While speaking to reporters at the White House this morning, before leaving for the G7 summit, President Trump expressed his desire for Russia to be reinstated in the G7.
“It used to be the G8 because Russia was in it. And now Russia’s not in it. Now I love our country. I have been Russia’s worst nightmare. If Hillary got in I think Putin is probably going, “Man, I wish Hillary won” because you see what I do. But, with that being said… Russia should be in this meeting. Why are we having a meeting without Russia being in the meeting? And I would recommend and it is up to them, but Russia should be in the meeting. It should be a part of it. You know, whether you like it or not and it may not be politically correct, but we have a world to run. And in the G7 which used to be the G8, they threw Russia out. They should let Russia come back in, because we should have Russia at the negotiating table.”
— CNN Politics (@CNNPolitics) June 8, 2018
Russia was suspended in 2014 from the group of industrialized nations, then known as the G8, for its invasion and annexation of the Crimea. That invasion was the first of its kind since World War II.
As reported by CNN at the time, the G8 members condemned Russia’s aggression.
“International law prohibits the acquisition of part or all of another state’s territory through coercion or force,” the statement said. “To do so violates the principles upon which the international system is built. We condemn the illegal referendum held in Crimea in violation of Ukraine’s constitution.
“We also strongly condemn Russia’s illegal attempt to annex Crimea in contravention of international law and specific international obligations.”
Russia’s defiant response in 2014 was to note that they saw no great misfortune in being kicked out of the G8 and stated the G8 did not provide membership cards and by definition cannot remove anyone. CNN reports that when asked this week about what would be necessary for Russia to return Crimea to the Ukraine, Putin answered, “there are no such conditions and there can never be.”
Since 2014, the US and the EU have been united in the necessity of pressuring Russia via sanctions over its military aggression towards its neighbors which continue to this day. However, Politico reports that, after Trump’s comments, Italy’s new prime minister, Giuseppe Conte, tweeted his agreement in a sharp break with the EU’s position.
“I agree with the President @: Russia should be back in the G8. It’s in everyone’s interest.”
President Trump’s comments are sure to further inflame tensions among the G7 nations who are already publicly at odds with him. Justin Trudeau, Canadian prime minister, has said, “This is not about the American people. We have to believe that at some point their common sense will prevail. But we see no sign of that in this action today by the US administration.” Politico quotes French President Emmanuel Macron as saying, “Maybe the American president does not mind being isolated today,” Macron said. “We do not mind being six if need be.”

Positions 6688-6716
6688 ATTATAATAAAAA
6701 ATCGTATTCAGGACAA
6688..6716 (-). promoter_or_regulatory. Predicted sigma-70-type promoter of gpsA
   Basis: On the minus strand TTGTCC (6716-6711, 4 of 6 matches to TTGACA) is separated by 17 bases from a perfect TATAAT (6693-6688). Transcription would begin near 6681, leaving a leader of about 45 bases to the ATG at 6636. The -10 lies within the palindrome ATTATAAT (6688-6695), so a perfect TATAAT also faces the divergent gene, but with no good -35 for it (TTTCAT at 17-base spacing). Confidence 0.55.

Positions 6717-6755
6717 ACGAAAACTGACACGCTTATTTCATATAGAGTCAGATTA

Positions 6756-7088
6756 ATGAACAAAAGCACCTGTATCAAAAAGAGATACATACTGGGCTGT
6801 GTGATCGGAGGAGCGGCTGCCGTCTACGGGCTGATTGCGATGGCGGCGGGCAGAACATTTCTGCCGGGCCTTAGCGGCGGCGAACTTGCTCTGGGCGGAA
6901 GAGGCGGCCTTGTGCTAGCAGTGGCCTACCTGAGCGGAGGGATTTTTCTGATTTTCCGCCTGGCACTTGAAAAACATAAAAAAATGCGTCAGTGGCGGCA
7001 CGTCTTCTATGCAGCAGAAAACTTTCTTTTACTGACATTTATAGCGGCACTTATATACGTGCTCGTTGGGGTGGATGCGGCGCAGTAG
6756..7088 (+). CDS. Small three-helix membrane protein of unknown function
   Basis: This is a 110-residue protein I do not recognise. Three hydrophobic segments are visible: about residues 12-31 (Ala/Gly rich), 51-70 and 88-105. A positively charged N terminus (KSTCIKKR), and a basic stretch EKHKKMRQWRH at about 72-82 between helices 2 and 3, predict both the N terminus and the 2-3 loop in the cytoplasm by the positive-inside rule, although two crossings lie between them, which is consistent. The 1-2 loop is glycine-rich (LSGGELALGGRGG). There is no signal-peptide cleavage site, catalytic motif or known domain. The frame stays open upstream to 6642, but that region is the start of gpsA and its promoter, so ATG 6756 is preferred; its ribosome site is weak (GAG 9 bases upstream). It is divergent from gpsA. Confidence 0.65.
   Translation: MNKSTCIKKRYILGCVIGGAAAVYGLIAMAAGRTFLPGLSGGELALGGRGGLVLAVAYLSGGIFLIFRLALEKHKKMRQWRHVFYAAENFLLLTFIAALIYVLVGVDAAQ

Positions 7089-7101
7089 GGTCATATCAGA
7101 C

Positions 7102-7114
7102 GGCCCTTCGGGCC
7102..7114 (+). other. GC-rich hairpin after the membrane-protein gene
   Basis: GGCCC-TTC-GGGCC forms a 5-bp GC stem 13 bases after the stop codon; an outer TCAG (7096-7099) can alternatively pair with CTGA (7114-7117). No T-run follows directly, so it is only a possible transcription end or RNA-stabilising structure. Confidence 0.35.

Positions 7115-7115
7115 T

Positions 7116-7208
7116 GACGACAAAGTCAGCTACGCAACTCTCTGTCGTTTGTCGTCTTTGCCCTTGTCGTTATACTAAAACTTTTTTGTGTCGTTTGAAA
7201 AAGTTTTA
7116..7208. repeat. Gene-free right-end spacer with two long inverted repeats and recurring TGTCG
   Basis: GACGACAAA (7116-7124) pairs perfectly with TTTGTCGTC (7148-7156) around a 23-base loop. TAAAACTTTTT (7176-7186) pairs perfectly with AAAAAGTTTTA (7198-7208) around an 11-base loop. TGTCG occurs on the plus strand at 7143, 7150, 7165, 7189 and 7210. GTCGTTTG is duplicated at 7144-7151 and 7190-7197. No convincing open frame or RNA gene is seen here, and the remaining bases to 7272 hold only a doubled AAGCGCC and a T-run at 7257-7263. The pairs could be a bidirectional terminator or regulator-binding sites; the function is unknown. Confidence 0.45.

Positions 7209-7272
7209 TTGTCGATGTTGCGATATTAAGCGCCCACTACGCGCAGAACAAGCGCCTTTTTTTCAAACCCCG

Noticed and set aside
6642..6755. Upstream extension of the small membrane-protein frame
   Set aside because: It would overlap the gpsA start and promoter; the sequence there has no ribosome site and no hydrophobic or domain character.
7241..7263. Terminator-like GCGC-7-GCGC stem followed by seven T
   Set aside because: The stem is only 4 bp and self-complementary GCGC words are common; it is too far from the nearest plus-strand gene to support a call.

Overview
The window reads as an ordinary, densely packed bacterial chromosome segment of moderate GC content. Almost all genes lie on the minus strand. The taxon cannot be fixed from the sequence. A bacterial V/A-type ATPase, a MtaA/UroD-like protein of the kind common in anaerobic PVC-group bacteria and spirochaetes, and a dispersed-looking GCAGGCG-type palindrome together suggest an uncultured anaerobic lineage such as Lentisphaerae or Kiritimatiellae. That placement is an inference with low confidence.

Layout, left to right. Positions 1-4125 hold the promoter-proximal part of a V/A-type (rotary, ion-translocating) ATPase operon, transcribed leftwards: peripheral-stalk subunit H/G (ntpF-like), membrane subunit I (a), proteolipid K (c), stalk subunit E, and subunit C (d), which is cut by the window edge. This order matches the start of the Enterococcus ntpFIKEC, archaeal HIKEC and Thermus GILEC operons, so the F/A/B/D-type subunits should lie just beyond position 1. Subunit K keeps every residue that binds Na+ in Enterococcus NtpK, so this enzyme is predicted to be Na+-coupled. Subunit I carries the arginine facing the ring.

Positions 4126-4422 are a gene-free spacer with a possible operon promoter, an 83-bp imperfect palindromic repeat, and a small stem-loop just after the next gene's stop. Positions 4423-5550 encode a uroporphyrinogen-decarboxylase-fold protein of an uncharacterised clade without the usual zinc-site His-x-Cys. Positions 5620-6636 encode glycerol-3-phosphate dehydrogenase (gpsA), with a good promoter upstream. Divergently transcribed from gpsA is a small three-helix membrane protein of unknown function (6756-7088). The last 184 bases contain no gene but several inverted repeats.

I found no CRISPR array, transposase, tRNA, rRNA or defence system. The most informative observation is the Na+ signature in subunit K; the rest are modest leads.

Criticisms of US tariffs led to President Trump tweeting angrily about Macron and Canadian Prime Minister Trudeau in recent days. The obvious division, which one EU official said there was no point hiding, has led to the summit being called “G6+1” or, worse yet, “G6 vs 1”. The G7 finance ministers’ meeting resulted in a G6 statement on behalf of the six countries concerned about unilateral US tariffs.
At home, the president’s comments about Russia’s reinstatement into the G7 are raising eyebrows in light of the ongoing investigation into Russia’s involvement in the 2016 presidential election and the Trump campaign’s contacts with Russia.
In May, the Senate Intelligence Committee released a report concluding that Russian hackers conducted an unprecedented, coordinated cyber campaign against state election infrastructure. Russia has consistently denied any wrongdoing, contrary to evidence proving otherwise. President Trump also denies Russia’s meddling in the election and any collusion between his campaign and Russian officials.
In addition to denying meddling in our presidential election, Putin still denies involvement in the crash of Malaysian Airlines flight MH-17 which was recently determined to have been shot down over the Ukraine by a Russian missile from a specific military unit from Russia. The plane crashed in 2014, killing all passengers aboard. The Kremlin is also accused by the British government of poisoning Sergei and Yulia Skripal with the Russian nerve agent, novichok, in the small town of Salisbury in March. Russia denies any involvement.
Trump’s comments suggesting the G7 welcome Russia back to the fold are a stark break from US allies around the world and come at a time when Russia remains as defiant as ever over its intentional aggression towards its enemies and has posed a significant threat to our election infrastructure.
Why It Matters
Beyond the implications of yet again placating Putin and elevating the Kremlin, both in perception and in view of special counsel’s investigation, the alienation of our allies and friends around the world is a serious business. Isolation and protectionism haven’t ended well for the US throughout history and the president would be wise to be strengthening relationships with allies instead of lashing out on Twitter when foreign leaders disagree with him.
Today Senator Ben Sasse said in response to the president’s call to reinstate Russia to the G7, “Putin is not our friend and he is not the President’s buddy. He is a thug using Soviet-style aggression to wage a shadow war against America, and our leaders should act like it.”
Sasse is correct.